Server 101: Keep server apps running during a crash or maintenance

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Server 101: Keep server apps running during a crash or maintenance
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Leigh Dyer looks at how to get failover redundancy on a shoestring budget


Today, people rely on IT services around the clock, but how do you keep them running despite hardware faults and software upgrades? The answer lies, surprisingly, in a line from the movie Contact: "why build one when you can have two for twice the price?". By adding a redundant server, you can boost your uptime dramatically, and with some neat Linux features, you don't even need to double your costs.

Whether you're running a web farm with a thousand servers or a home file server on a couple of old desktop boxes, the idea is the same: running your applications on redundant servers helps you ensure service to your users despite server crashes or scheduled maintenance.

The main drawback to redundancy is cost: the extra server hardware costs money, and the added complexity increases maintenance requirements. It's not all bad, though - compared to a single high-end server and its expensive rapid-response support contract, a pair of cheaper redundant servers might not cost much more overall.

The biggest potential cost is in storage hardware. There are some tasks that don't need to store data: serving static web pages, for instance, is fine as long as each server has its own up-to-date copy of the pages.

Most other applications need some kind of storage though, and if you don't want your redundant servers to go to waste, you need an equally reliable shared storage system. Traditional solutions can cost tens of thousands of dollars, but Linux has a trick up its sleeve to bring that cost right down.

Sharing the love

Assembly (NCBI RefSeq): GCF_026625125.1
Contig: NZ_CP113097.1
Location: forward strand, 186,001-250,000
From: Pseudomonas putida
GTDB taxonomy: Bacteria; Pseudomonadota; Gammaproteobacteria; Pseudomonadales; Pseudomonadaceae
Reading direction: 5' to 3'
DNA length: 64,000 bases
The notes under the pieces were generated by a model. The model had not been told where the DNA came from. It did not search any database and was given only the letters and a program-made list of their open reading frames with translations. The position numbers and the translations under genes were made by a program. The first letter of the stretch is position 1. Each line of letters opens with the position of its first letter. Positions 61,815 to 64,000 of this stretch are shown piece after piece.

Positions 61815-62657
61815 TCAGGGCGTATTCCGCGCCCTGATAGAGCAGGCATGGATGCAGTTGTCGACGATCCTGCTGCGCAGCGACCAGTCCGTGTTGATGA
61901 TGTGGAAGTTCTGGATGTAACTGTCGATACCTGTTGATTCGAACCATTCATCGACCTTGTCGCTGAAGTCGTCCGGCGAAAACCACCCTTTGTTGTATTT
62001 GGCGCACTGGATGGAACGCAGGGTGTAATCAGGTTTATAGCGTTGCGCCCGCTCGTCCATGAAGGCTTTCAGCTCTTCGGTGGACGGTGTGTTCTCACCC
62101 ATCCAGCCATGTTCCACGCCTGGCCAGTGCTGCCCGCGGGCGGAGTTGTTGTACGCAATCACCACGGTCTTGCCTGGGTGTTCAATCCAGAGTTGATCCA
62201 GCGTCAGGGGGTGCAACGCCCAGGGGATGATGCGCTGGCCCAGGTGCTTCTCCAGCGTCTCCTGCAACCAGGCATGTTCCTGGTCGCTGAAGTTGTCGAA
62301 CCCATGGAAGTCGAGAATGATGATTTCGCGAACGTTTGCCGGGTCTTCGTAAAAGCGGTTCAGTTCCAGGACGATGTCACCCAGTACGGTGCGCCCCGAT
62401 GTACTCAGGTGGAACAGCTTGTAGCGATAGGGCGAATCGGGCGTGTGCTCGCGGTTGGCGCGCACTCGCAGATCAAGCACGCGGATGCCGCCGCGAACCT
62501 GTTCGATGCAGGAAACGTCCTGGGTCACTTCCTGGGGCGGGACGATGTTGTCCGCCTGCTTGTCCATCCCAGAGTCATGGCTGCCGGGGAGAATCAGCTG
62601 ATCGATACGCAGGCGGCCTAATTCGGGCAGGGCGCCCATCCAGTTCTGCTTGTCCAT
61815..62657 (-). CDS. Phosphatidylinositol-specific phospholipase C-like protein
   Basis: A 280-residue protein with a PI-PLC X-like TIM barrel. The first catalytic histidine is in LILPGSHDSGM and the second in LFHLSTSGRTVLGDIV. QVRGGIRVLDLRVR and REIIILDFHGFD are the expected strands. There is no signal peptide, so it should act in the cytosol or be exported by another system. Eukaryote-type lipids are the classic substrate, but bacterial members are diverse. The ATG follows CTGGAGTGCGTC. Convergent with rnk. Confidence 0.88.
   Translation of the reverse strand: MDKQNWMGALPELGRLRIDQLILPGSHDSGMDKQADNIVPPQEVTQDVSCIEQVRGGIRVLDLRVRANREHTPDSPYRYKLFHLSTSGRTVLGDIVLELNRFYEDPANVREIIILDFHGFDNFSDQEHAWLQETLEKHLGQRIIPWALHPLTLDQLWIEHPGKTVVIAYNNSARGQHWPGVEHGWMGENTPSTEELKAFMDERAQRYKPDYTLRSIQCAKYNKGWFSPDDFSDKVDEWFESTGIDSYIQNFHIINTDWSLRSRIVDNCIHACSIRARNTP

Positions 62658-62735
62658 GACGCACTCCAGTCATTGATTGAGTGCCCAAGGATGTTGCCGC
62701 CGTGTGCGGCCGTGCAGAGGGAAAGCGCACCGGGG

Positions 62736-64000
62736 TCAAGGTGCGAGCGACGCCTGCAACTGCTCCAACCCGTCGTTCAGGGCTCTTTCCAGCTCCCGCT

The 'enterprise' solution for storage is a Storage Area Network device, or SAN, which puts a bunch of hard drives in a highly redundant enclosure, with high-speed Fibre Channel links to your servers. Even a low-end SAN can cost around $10,000 though, and cheap SANs often have lousy performance.

The low-cost Linux alternative is the Distributed Replicated Block Device, or DRBD ( When set up on a pair of servers, it sits between the filesystem and hard drives on one of them (the 'primary' server), automatically replicating any disk changes over a network link to the other (the 'secondary' server). Only the primary server can access the data on the drives, but if it fails, the secondary can take over the primary role and gain access in its place.

The beauty of DRBD is that it doesn't require any expensive hardware - the only thing you really want is a direct, dedicated network link between the two servers to run the DRBD replication. Gigabit ethernet adapters with a cross-over cable are a perfect cheap solution: most machines have gigabit ethernet as standard these days, and if not, a pair of adapters can cost less than $100.

Set up DRBD

Once the hardware is in place, follow these steps to set up DRBD:

1. Configure the underlying storage on each system. My systems run LVM, so I just created a new LVM volume called "drbd" on each system, but a partition or dedicated hard drive would work just as well. They'll need to be the same size, though, for obvious reasons.

2. Install the DRBD software, which consists of a kernel module and the user-space configuration tools, on each system. Ubuntu 8.04 ships with DRBD as part of the standard kernel, so I just had to install the tools:

sudo aptitude install drbd8-utils

3. Create the "/etc/drbd.conf" config file and configure your DRBD device. This file must be identical on both systems:

common {

  protocol C;


resource mydrbddrive {

  syncer {

    rate 50M;


  on server1 {

    device    /dev/drbd1;

    disk      /dev/ubuntu/drbdtest;


    meta-disk internal;


  on server2 {

    device    /dev/drbd1;

    disk      /dev/ubuntu/drbdtest;


    meta-disk internal;



You'll have to change the server names, disk devices, and IP addresses to match your own configuration. If you're running a dedicated network for DRBD, make sure you use those IP addresses here.


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